The documents and related graphics published on this server could include technical inaccuracies or typographical errors. Changes are periodically added to the information herein. Mondaq Ltd and/or its respective suppliers may make improvements and/or changes in the product(s) and/or the program(s) described herein at any time.

Registration

Mondaq Ltd requires you to register and provide information that personally identifies you, including what sort of information you are interested in, for three primary purposes:

  • To allow you to personalize the Mondaq websites you are visiting.
  • To enable features such as password reminder, newsletter alerts, email a colleague, and linking from Mondaq (and its affiliate sites) to your website.
  • To produce demographic feedback for our information providers who provide information free for your use.

Mondaq (and its affiliate sites) do not sell or provide your details to third parties other than information providers. The reason we provide our information providers with this information is so that they can measure the response their articles are receiving and provide you with information about their products and services.

If you do not want us to provide your name and email address you may opt out by clicking here .

If you do not wish to receive any future announcements of products and services offered by Mondaq by clicking here .

Information Collection and Use

We require site users to register with Mondaq (and its affiliate sites) to view the free information on the site. We also collect information from our users at several different points on the websites: this is so that we can customise the sites according to individual usage, provide 'session-aware' functionality, and ensure that content is acquired and developed appropriately. This gives us an overall picture of our user profiles, which in turn shows to our Editorial Contributors the type of person they are reaching by posting articles on Mondaq (and its affiliate sites) – meaning more free content for registered users.

We are only able to provide the material on the Mondaq (and its affiliate sites) site free to site visitors because we can pass on information about the pages that users are viewing and the personal information users provide to us (e.g. email addresses) to reputable contributing firms such as law firms who author those pages. We do not sell or rent information to anyone else other than the authors of those pages, who may change from time to time. Should you wish us not to disclose your details to any of these parties, please tick the box above or tick the box marked "Opt out of Registration Information Disclosure" on the Your Profile page. We and our author organisations may only contact you via email or other means if you allow us to do so. Users can opt out of contact when they register on the site, or send an email to unsubscribe@mondaq.com with “no disclosure” in the subject heading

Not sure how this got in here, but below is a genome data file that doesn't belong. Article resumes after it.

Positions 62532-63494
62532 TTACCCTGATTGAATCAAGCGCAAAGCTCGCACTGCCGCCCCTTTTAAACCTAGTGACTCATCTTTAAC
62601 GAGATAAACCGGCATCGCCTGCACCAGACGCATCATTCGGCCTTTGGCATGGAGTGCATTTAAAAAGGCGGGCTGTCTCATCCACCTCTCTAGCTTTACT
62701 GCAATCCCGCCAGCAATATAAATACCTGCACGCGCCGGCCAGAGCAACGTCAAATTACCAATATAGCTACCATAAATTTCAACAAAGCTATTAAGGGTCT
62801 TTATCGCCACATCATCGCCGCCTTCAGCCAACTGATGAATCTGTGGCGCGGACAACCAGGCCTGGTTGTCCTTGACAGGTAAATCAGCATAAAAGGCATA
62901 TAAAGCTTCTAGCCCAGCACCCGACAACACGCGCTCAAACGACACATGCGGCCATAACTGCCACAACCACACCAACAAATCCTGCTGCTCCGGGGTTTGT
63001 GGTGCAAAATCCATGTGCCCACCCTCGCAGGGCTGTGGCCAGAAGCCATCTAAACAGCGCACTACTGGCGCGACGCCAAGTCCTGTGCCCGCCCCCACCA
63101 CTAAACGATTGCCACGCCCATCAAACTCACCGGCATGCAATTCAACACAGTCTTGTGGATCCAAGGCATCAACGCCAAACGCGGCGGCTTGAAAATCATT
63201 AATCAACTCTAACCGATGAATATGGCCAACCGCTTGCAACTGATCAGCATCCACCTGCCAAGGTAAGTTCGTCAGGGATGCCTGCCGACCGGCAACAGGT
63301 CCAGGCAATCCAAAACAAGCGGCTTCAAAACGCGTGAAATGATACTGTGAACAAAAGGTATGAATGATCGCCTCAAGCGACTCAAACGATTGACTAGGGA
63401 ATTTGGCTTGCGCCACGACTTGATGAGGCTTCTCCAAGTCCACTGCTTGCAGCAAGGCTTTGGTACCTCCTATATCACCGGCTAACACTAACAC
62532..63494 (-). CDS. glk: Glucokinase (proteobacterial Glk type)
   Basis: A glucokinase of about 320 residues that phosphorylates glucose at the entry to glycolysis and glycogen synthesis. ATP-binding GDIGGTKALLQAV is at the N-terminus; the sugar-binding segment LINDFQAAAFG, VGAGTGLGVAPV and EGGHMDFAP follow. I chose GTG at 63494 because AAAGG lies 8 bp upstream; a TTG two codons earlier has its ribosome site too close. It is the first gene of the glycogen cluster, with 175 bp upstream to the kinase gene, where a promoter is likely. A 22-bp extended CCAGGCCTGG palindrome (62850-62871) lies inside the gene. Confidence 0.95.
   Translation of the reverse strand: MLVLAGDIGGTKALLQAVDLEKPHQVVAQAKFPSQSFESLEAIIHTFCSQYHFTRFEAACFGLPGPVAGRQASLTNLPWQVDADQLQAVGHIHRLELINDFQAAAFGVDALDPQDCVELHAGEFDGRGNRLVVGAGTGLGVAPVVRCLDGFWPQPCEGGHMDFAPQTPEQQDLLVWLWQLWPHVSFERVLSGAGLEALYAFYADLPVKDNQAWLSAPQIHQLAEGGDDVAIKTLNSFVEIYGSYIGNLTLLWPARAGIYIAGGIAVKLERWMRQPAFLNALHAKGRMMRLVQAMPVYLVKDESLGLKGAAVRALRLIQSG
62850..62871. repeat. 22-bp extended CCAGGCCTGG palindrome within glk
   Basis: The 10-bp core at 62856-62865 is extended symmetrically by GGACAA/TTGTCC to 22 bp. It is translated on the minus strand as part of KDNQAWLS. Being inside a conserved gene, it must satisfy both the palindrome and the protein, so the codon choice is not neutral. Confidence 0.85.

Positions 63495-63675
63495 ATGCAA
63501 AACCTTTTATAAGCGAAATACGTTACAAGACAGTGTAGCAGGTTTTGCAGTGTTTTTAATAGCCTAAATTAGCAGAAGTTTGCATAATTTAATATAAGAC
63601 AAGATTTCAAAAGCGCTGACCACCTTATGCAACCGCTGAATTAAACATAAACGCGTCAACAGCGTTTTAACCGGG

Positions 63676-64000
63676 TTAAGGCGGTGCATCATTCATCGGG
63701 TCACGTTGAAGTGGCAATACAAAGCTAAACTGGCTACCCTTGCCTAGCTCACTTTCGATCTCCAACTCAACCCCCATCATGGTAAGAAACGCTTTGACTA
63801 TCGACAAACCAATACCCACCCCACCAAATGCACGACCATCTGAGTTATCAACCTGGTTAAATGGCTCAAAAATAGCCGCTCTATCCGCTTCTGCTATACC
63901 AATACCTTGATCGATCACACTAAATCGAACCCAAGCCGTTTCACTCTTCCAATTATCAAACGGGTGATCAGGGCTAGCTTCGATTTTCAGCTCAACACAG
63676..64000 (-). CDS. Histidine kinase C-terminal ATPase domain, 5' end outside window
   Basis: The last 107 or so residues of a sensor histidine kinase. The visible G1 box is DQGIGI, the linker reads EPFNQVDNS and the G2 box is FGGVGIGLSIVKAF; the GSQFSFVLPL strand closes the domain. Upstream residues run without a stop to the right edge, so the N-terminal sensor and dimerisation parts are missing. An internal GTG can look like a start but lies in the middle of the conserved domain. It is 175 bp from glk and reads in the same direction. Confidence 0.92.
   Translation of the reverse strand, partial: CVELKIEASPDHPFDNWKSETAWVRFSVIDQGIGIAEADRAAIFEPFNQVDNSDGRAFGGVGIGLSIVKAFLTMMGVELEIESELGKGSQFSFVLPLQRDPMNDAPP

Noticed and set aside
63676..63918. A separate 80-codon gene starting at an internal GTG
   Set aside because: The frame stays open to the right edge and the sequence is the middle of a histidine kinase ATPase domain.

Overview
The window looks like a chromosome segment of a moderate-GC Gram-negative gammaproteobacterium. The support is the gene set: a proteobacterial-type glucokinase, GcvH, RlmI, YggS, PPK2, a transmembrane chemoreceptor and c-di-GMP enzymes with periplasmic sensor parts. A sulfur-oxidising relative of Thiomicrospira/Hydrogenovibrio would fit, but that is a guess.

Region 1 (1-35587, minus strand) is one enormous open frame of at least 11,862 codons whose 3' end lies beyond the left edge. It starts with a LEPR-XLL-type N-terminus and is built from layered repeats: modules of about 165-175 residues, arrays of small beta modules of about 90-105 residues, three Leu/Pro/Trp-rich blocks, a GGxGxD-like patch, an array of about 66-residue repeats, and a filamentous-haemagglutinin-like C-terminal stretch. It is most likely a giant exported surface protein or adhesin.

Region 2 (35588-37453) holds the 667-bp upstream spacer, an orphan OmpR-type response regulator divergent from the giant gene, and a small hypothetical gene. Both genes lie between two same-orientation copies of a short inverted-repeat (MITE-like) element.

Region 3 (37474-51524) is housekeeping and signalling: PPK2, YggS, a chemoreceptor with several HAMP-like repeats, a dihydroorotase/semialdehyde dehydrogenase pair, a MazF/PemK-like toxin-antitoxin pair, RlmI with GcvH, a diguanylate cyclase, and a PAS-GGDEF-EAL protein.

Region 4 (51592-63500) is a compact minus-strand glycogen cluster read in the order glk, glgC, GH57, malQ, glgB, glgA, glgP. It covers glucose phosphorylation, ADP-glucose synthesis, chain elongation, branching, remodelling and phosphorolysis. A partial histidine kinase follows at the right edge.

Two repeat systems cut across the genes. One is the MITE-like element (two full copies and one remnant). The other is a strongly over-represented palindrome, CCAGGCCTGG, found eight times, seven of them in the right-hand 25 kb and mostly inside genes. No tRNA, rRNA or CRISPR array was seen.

Mondaq News Alerts

In order to receive Mondaq News Alerts, users have to complete a separate registration form. This is a personalised service where users choose regions and topics of interest and we send it only to those users who have requested it. Users can stop receiving these Alerts by going to the Mondaq News Alerts page and deselecting all interest areas. In the same way users can amend their personal preferences to add or remove subject areas.

Cookies

A cookie is a small text file written to a user’s hard drive that contains an identifying user number. The cookies do not contain any personal information about users. We use the cookie so users do not have to log in every time they use the service and the cookie will automatically expire if you do not visit the Mondaq website (or its affiliate sites) for 12 months. We also use the cookie to personalise a user's experience of the site (for example to show information specific to a user's region). As the Mondaq sites are fully personalised and cookies are essential to its core technology the site will function unpredictably with browsers that do not support cookies - or where cookies are disabled (in these circumstances we advise you to attempt to locate the information you require elsewhere on the web). However if you are concerned about the presence of a Mondaq cookie on your machine you can also choose to expire the cookie immediately (remove it) by selecting the 'Log Off' menu option as the last thing you do when you use the site.